, which attempted to raise their literary reputation by publishing Singer, and he in turn found them to be appropriate outlets for his work.

Throughout the 1960s, Singer continued to write on questions of personal morality, and was the target of scathing criticism from many quarters, some of it for not being "moral" enough, some for writing stories that no one wanted to hear. To his critics he replied, "Literature must spring from the past, from the love of the uniform force that wrote it, and not from the uncertainty of the future."

Singer was awarded the Nobel Prize in 1978.

One of his most famous novels, due to a popular movie adaptation
Enemies, a Love Story (film)
Enemies, a Love Story is a 1989 film directed by Paul Mazursky, based on the novel Enemies, a Love Story by Isaac Bashevis Singer.-Plot:...

, was Enemies, a Love Story, in which a Holocaust survivor deals with his own desires, complex family relationships, and a loss of faith. Singer's feminist story "Yentl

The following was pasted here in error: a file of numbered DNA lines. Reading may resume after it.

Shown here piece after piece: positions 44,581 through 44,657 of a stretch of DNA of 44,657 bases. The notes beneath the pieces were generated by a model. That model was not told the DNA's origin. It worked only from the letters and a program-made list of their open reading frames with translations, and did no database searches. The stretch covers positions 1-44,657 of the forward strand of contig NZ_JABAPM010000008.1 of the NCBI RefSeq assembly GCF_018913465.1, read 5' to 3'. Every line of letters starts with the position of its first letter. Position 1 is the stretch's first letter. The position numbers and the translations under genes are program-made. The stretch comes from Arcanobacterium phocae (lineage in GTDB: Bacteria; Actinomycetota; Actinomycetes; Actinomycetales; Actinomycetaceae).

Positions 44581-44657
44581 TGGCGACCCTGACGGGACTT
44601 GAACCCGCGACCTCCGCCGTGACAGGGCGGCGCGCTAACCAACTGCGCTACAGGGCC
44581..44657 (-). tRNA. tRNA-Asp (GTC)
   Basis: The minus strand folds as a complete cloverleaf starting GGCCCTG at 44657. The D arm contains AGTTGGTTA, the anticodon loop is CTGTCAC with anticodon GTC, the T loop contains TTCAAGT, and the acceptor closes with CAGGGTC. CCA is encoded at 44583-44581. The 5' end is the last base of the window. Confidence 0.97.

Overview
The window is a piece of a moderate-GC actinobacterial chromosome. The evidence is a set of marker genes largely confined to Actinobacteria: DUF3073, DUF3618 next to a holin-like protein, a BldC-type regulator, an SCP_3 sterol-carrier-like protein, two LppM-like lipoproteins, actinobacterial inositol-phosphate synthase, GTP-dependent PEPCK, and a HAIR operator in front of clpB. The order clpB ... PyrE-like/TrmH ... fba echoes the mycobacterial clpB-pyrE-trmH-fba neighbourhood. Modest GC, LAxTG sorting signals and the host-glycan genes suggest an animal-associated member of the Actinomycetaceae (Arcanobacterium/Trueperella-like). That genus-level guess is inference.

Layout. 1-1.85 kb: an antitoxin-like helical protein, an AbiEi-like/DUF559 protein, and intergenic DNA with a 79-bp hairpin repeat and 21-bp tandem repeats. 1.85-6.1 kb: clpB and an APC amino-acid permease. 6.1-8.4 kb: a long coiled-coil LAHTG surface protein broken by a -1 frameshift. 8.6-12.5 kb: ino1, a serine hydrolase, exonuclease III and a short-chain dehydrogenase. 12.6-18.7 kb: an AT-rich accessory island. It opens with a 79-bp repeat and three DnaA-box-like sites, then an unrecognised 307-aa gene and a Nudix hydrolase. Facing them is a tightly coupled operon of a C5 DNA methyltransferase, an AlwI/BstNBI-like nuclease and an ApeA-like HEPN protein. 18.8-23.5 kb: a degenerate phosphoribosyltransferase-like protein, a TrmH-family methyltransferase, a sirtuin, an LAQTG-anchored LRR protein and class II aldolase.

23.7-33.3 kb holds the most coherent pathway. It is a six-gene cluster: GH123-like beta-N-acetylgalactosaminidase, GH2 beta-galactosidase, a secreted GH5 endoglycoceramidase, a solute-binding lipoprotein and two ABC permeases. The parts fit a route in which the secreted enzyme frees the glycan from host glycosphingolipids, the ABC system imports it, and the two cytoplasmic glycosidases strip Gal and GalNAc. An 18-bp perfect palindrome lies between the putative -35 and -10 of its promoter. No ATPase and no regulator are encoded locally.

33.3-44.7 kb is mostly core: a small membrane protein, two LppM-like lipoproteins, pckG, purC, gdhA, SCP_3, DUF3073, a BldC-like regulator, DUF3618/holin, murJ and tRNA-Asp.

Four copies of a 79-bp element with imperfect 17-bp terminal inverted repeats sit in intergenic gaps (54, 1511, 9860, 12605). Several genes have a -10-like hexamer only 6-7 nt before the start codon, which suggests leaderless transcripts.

Yentl
Yentl is a play by Leah Napolin and Isaac Bashevis Singer.Based on Singer's short story "Yentl the Yeshiva Boy," it centers on a young girl who defies tradition by discussing and debating Jewish law and theology with her rabbi father...

" has had a wide impact on culture since its conversion into popular movie
Yentl (film)
Yentl is a 1983 romantic musical drama film from United Artists, and directed, co-written, co-produced, and starring Barbra Streisand based on the play of the same name by Leah Napolin and Isaac Bashevis Singer, itself based on Singer's short story, "Yentl the Yeshiva Boy".The dramatic story...